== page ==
8. Worrying News From The Netherlands

    The dutch market is very different to others across europe, and is fast aproaching the danish model where nearly every network charges about the same discount rate. It's VERY VERY unlikely that this will happen in places like france, germany and the UK where competition between networks is still high. In the UK for example the prepay market is growing at an unprecidented rate and the only incentive networks have are promotional subsidies. If they reduce their prepay tariffs too low, they jeaprodise their contract tarrifs. While prepay phones are being subsidised contract surely have to as well. At worst (or best depends how you look at it) the networks may try out contract only tarrifs again. If you look at the figures tho, the true price of the same tarrif varies drastically across the market. On one side you have the clueless idiot who buys the cheapest phone the retail store pushed on him, with a super high line rental tarriff. Here the cost of the tariff is super high, and comission is huge for the retailer/network. On the other side you have the shrude geek who's checked all over google and found the most subsidised handset on that same tarriff. Here the true cost of the tariff is much much lower and the retailer/network makes almost nothing - they expect to make calls on SMS or calls not covered by the plan. On average the network makes somewhere between these two - so 'subsidy' makes sense for them. Remember subsidy works both ways for them. When they say the market is more adult what they really mean is that its got to a point where everyone knows the true value of a tariff. At this point there is no reason to subsidise since it can only work against them. They then think they may as well forget the subsidy and just be up front about the true tariff cost. Do you really think markets like germany, france and UK have reached this point yet? Just take a look at the new orange tariffs, surely there are some people out there signing up for these outpriced tarrifs or they would have been withdrawn.
  9. Most networks do 3 months, 6 months or 9 months because depending on the phone tarrif thats when the clawback expires. (Clawback is the when the revoke comission from the retailer who sold the tarrif because the contract conditions were not met). You're right they know you're tied to the contract, but they do it because some unscurpolous people sign up using large 'off the shelf' companies (or fake details), split the phone and sell it. The contract is then worth nothing since they can't legitimatly tie it to anyone.
  10. You have several options: - Use bluetooth like you're saying. Remember it will impact battery life having bluetooth on all that time. Go to accessories menu and turn on modem link. Then just pair the devices and it will find a new dial up device. Dial *99# and it'll connect through your phone using GPRS. - As above, but use the USB cable. This makes much more sense as your laptop will charge your phone at the same time - Get a 2G or 3G datacard + sub like you're saying - Get a 2G or 3G datacard from ebay. Then buy a T-mobile pay as you go. You can look up the exact rates, but the important thing is they are doing a cap of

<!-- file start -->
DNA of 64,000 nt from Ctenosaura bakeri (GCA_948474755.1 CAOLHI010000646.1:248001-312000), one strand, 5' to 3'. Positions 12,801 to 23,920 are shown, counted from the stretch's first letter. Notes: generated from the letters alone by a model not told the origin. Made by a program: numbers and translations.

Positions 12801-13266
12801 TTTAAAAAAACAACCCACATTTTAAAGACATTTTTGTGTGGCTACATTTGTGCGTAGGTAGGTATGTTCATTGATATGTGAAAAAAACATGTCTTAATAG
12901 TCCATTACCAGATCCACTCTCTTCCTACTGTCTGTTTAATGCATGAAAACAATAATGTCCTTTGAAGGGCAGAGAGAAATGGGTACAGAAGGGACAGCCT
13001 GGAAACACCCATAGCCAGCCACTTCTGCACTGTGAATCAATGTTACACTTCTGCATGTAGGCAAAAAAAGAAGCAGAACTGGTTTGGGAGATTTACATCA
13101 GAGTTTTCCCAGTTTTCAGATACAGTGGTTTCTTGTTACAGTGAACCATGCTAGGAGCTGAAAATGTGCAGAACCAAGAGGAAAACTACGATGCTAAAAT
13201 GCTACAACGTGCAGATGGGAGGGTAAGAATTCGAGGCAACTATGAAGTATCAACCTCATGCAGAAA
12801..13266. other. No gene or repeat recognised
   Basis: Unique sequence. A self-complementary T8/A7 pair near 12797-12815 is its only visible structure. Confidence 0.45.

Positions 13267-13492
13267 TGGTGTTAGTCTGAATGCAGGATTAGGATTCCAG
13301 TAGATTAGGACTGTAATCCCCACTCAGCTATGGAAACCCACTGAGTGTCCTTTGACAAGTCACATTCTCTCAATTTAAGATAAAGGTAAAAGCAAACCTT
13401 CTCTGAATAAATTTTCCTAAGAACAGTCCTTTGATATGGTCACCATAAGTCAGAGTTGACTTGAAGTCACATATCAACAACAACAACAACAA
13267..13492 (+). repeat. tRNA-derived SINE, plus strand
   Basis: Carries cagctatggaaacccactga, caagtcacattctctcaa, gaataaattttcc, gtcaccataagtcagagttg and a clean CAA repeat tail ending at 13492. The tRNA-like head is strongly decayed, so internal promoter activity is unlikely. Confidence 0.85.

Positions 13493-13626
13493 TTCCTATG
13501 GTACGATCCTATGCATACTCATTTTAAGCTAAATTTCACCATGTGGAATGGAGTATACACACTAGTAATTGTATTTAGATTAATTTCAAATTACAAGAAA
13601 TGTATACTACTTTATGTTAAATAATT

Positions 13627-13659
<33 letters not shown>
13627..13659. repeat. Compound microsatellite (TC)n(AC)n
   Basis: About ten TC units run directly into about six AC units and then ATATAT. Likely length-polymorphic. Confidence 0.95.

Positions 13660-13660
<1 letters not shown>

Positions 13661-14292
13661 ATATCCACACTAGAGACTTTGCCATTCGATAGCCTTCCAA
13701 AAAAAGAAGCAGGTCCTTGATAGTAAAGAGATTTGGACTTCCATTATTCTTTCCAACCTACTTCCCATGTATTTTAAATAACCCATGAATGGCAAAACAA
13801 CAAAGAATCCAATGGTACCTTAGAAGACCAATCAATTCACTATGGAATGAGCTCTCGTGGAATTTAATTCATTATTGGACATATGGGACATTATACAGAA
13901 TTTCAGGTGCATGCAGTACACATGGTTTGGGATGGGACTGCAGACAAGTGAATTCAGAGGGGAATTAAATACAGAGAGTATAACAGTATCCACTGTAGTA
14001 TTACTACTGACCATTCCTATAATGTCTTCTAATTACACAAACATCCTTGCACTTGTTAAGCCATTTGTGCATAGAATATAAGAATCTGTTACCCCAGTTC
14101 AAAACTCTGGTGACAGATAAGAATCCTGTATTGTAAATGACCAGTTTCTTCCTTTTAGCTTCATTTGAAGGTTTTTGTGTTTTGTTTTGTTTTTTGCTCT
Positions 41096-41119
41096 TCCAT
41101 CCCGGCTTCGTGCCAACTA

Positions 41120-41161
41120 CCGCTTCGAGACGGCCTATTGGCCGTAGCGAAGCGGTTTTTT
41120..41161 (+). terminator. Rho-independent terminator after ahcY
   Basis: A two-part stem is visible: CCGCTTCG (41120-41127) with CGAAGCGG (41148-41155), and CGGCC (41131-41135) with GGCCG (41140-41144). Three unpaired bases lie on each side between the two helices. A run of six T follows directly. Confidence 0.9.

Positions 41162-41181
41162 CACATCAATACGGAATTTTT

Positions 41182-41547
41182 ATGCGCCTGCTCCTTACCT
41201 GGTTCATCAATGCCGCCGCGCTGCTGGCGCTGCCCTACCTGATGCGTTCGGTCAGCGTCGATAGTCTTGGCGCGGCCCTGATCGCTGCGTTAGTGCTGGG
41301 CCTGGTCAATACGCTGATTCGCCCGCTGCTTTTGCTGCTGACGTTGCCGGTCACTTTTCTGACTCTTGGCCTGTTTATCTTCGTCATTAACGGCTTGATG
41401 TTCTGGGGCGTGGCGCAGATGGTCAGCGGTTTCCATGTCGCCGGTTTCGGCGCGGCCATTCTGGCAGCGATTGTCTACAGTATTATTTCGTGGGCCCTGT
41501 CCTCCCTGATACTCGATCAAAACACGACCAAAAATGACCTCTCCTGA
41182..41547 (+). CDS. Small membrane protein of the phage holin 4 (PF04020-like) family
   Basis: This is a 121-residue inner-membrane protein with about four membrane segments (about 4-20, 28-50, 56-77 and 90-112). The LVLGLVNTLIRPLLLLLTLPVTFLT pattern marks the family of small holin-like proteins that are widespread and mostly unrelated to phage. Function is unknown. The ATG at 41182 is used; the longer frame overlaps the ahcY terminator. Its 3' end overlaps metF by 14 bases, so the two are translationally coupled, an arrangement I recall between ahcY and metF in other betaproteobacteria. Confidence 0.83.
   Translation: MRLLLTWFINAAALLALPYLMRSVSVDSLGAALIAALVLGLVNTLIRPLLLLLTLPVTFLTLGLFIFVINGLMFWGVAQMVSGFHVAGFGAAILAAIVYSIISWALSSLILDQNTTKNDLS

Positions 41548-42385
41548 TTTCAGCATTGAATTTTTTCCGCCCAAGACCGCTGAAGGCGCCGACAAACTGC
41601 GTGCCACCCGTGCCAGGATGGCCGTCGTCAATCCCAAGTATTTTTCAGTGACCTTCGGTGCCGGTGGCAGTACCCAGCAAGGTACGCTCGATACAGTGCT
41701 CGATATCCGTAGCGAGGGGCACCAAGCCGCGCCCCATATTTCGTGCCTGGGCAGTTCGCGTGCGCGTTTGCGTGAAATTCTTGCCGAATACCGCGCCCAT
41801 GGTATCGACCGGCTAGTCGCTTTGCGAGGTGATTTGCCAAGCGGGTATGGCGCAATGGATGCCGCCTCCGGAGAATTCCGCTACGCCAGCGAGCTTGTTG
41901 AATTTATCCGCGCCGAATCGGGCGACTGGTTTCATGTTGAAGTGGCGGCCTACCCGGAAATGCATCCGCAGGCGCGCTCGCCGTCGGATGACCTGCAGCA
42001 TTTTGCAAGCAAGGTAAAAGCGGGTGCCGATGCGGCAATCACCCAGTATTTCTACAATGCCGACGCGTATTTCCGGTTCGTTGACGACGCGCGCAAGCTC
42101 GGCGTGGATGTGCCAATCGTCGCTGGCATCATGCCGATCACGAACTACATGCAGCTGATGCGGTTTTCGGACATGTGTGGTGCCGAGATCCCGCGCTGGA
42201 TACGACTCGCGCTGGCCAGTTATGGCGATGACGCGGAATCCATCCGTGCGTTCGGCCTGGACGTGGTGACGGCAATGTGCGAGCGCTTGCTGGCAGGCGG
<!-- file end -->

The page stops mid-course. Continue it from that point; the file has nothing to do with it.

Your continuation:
11. Porting my number Vodafone to Vodafone

    It seems most networks are now quoting 7 days to port. I don't think you'll be able to find it cheaper. You're best bet is to hammer away at them, and even tell them you're just going to go port to t-mobile and back again. Realistically tho, the person you speak to just doesn't have the authority to discount it that much. Going through a third party (search online) will get you a much cheaper deal for a new contract btw.
  12. N80 is a BB5 platform. It is imposible to unlock outside of official methods regardless of what anyone may tell you.
  13. Most likely a cell in the battery has died. New batteries aren't that much.. between
  14. Porting my number Vodafone to Vodafone

    You can't port to vodafone paygo - they won't let you port that to vodafone contract, it will just be seen as an upgrade. You may possibly get a better price but still not as good as connecting as a new customer. You're best bet is to port to t-mobile paygo like you say (or any other network's paygo for that matter). You need to get your PAC code from vodafone and give it to t-mobile when you activate the paygo. You shouldn't need to put any money on it to activate it. Porting from vodafone to t-mobile could take upto 2 weeks. During part of this time its possible you may not be able to receive calls on your 'ported' number at all. This usually doesn't happen tho, and if it does its usually no more than a day. The t-mobile paygo will have a temporary t-mobile number. So calling that number will connect calls to your t-mobile paygo while the porting is proceeding. Calls to your normal number will still go to your vodafone line. After porting your ported number will terminate to your t-mobile sim, and your vodafone sim will just stop working. Its possible somewhere in the middle your temporary t-mobile number stops working, and you're vodafone sim also stops working! But like i said usually not for more than a day - and this isnt suposed to happen. Now, when you get your new vodafone line the process works in reverse. The 'pitfalls' of doing it this way as you say are: - For 2 weeks you may have to carry two phones around, not knowing which sim your calls will end up at - There could be some period where neither your temporary t-mobile number nor your vodafone number work. You may be unreachable during this time The above two points then work in reverse when porting back to the vodafone contract. The whole process could take upto a month. Its a big money saving, but very inconvenient. If you really must be reachable at all times, buy a second paygo and give everyone that number temporarily untill the process is complete.
  15. I ordered a 1400mAh battery for my SP5 from there.. I didn't hear anything for a while so i emailed. I emailed again a few days later. The next day i got a 8010 750mAH battery through the post. No invoice, nothing. It looked like he got sick of me emailing and popped it into a jiffy bag that day. I emailed again, and got no reply. I have to contact my bank now for a chargeback.. i wouldn't order anything from these guys if i were you.